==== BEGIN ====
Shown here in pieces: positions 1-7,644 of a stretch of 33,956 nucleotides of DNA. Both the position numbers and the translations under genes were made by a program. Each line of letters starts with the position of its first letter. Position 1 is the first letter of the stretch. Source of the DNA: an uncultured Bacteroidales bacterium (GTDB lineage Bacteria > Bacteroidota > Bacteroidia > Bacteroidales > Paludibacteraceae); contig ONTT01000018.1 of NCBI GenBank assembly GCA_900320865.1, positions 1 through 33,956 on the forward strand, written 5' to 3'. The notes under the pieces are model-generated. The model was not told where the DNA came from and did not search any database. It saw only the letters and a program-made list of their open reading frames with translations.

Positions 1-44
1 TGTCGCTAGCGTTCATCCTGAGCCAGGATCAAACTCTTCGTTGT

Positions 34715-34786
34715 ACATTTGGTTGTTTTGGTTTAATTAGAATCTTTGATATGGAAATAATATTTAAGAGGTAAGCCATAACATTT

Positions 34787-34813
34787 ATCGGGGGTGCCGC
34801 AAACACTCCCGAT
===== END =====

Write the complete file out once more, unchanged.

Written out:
Shown here in pieces: positions 1-7,644 of a stretch of 33,956 nucleotides of DNA. Both the position numbers and the translations under genes were made by a program. Each line of letters starts with the position of its first letter. Position 1 is the first letter of the stretch. Source of the DNA: an uncultured Bacteroidales bacterium (GTDB lineage Bacteria > Bacteroidota > Bacteroidia > Bacteroidales > Paludibacteraceae); contig ONTT01000018.1 of NCBI GenBank assembly GCA_900320865.1, positions 1 through 33,956 on the forward strand, written 5' to 3'. The notes under the pieces are model-generated. The model was not told where the DNA came from and did not search any database. It saw only the letters and a program-made list of their open reading frames with translations.

Positions 1-44
1 TGTCGCTAGCGTTCATCCTGAGCCAGGATCAAACTCTTCGTTGT

Positions 34715-34786
34715 ACATTTGGTTGTTTTGGTTTAATTAGAATCTTTGATATGGAAATAATATTTAAGAGGTAAGCCATAACATTT

Positions 34787-34813
34787 ATCGGGGGTGCCGC
34801 AAACACTCCCGAT